Basically immediately after the news of Kevin Durant signing with the Golden State Warriors, speculation on how it would affect their shoe endorsement’s started flying.  For example, Yahoo NBA insider Adrian Wojnarowski tweeted:

I’m going to argue this isn’t true. The KDs and SCs operate in separate spheres, appealing to different segments, and are going to work together to sell a lot of sneakers and make a lot of money. The signature market can be broken into four segments by how they use basketball shoes.

User Segment:

  • Functional
    • Care about the function use of the shoes to play basketball
  • Everyday Wearers
    • Want a shoe that they can wear all the time
  • Fashion
    • Fashion forward, wear the shoes for mainly for looks and brand
  • Collectors
    • Buy lots of shoes, first releases are important, not concerned with functionality

To analyze the difference in marketing strategy from Nike and UA, let’s look at the most recent release of each player’s signature shoes: KD 9s, and Curry 2s.

Looking at Nike’s strategy for the KD 9s, they are targeting primarily functional adult users. Watch the ad Nike released July 1st 2016:

The ad shows Durant driving to the basket making defenders turn to smoke. The purpose of the ad is to try and convey how the KD 9s will help you on the court. How the shoes will make you better as a player. Wearing the KD 9s isn’t necessarily about the “KD” on the back. Nike is creating shoes that are designed by Durant to be great basketball shoes. The other video released on Nike Basketball’s YouTube page to promote the KD 9s was just a discussion between Durant and the shoe’s designer, Leo Chang. Their conversation is mainly about the functionality of the shoe and its features

In contrast UA’s approach is not about the shoe’s functionality. They market the Curry 2s only based on the brand associated with Curry’s popularity and skill. The message is more: “if you like Curry, you’ll like these shoes.”

While the first KD 9 ad had no talking, the first Curry 2 ad starred Jamie Foxx narrating as Curry shoots jumpers. He talks about how Curry changed the game of basketball. There is no mention of what makes the shoes better. No features, no claims of basketball success attributed to the shoes. Just Curry being Curry. Curry’s other breakout ad was titled “Rule Yourself.”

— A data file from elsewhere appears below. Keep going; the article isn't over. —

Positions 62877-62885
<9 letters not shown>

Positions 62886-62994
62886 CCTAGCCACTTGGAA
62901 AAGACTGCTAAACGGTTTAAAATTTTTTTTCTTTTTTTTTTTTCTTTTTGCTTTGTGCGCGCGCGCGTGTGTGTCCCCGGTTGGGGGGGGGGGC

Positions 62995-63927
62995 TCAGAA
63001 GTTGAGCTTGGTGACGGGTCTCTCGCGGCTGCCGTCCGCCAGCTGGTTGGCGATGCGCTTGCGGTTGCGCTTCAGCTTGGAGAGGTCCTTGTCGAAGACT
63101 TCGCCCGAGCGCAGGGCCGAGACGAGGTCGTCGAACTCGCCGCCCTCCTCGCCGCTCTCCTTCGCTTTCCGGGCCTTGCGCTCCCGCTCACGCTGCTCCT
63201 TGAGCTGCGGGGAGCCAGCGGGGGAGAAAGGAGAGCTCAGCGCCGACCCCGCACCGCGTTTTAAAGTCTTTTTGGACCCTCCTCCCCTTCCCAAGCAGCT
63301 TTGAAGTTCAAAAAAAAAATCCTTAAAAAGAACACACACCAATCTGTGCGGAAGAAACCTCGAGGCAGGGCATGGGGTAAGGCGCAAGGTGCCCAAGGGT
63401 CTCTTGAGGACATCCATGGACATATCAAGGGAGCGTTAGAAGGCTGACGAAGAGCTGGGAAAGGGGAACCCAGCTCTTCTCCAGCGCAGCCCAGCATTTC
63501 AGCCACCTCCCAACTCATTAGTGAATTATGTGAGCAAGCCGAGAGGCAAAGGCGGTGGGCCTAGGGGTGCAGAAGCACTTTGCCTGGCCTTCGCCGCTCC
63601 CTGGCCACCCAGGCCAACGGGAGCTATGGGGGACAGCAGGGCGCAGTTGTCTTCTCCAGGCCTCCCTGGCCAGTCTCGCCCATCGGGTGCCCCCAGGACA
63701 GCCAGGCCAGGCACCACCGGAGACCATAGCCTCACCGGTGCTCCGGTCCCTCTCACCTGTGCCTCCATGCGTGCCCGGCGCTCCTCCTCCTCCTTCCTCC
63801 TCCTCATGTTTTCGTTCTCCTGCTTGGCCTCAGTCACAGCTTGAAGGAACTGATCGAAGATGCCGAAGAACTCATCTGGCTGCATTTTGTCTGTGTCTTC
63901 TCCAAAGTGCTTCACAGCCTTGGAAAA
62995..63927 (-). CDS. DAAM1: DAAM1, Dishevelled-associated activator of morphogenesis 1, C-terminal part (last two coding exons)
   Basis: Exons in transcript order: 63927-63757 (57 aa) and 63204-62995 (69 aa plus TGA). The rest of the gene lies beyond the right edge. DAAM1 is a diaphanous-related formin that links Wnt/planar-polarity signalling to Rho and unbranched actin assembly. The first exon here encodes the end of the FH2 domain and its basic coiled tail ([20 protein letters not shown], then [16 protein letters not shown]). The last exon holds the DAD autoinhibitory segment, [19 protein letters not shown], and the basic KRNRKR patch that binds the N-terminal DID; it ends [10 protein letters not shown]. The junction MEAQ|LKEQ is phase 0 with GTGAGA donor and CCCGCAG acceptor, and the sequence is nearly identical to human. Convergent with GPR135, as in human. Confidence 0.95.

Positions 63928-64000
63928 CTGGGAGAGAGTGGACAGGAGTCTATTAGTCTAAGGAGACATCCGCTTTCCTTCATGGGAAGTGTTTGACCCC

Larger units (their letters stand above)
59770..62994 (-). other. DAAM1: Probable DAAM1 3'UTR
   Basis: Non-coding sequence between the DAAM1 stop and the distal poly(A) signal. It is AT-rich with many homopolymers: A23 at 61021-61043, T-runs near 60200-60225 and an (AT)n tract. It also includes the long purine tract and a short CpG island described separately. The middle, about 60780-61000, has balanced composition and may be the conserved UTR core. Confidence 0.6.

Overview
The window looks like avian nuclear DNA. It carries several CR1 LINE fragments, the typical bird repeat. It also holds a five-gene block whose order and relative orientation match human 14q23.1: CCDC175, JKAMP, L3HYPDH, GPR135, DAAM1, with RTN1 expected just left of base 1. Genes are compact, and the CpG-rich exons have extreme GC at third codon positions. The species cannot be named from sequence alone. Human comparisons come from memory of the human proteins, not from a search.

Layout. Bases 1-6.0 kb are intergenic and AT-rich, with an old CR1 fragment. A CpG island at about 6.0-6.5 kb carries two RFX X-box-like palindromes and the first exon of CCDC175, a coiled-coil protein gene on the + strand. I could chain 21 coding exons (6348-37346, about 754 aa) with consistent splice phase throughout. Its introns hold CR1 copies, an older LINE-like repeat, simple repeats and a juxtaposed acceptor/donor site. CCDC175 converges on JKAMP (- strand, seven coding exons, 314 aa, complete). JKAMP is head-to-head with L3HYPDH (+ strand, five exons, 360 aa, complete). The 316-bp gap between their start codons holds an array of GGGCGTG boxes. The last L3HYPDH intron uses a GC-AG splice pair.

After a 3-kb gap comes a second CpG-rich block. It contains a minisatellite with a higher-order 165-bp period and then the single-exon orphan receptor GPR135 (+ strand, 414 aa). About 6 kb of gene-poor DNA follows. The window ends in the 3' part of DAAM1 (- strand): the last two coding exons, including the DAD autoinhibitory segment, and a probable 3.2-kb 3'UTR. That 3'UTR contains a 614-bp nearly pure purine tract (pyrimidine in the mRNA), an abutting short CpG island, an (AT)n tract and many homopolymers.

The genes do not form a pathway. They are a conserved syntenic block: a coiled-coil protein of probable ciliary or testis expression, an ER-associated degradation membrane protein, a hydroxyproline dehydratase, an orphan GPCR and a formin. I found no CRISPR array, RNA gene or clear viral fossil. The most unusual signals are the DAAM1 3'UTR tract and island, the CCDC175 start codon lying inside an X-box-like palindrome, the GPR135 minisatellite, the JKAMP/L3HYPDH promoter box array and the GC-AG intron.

It depicts 1000s of Steph Curry clones practicing dribbling and ends with the tag line “You are the sum of all your training.” Again, this is a very person-centric, not a shoe-centric ad. It is about work ethic and how you as an individual have control over your destiny. UA is primarily targeting Everyday Wearers. They are trying to convince people to buy Curry 2s to look and be like Curry.

This is also apparent in how they price the shoes. KD 9s start at $150, Curry 2s are $130. UA has consistently kept Curry’s signature shoe at a lower price than many of the other signature shoes. They are targeting an audience that is buying shoes for everyday use. These consumers are budget conscious. Nike is trying to sell people on the KD 9’s functional ability. These users, if they think the shoe will be the best for them to play basketball in, will pay extra for this advantage.

Because Nike and UA are targeting very different consumers with their shoes, I wouldn’t expect a lot of cannibalization between the two. Durant moving from OKC, a small market team, to Golden State, a big market team, will probably help him increase sales. When Carmello Anthony moved from Denver to New York City he saw a jump in sales (Powell, 2016). Basketball success also helps drive revenue, and the Warriors this year have a very good chance of being good. The top 5 bestselling jerseys in the NBA last year, 4 where in the finals this year: Curry, James, Bryant, Irving, Thompson. Although Curry’s Under Armour shoes are selling like crazy, remember Nike still rules the NBA. Until Under Armour can get a few more marquee signers, it is unlikely that his success will dampen the Nike who has 75% of all NBA players under contract.


Badenhausen, K. (2016, February 2). NBA Endorsement All-Stars. Forbes.


Powell, M. (2016). Sneakernomics: What Kevin Durant to the Warriors Really Means for the Sneaker Business. Maine: NPD.  https://www.npd.com/wps/portal/npd/us/blog/2016/sneakernomics-what-kevin-durant-to-the-warriors-really-means-for-the-sneaker-business/

Strauss, E. S. (2015, October 7). You won’t believe how Nike lost Steph to Under Armour. ESPN.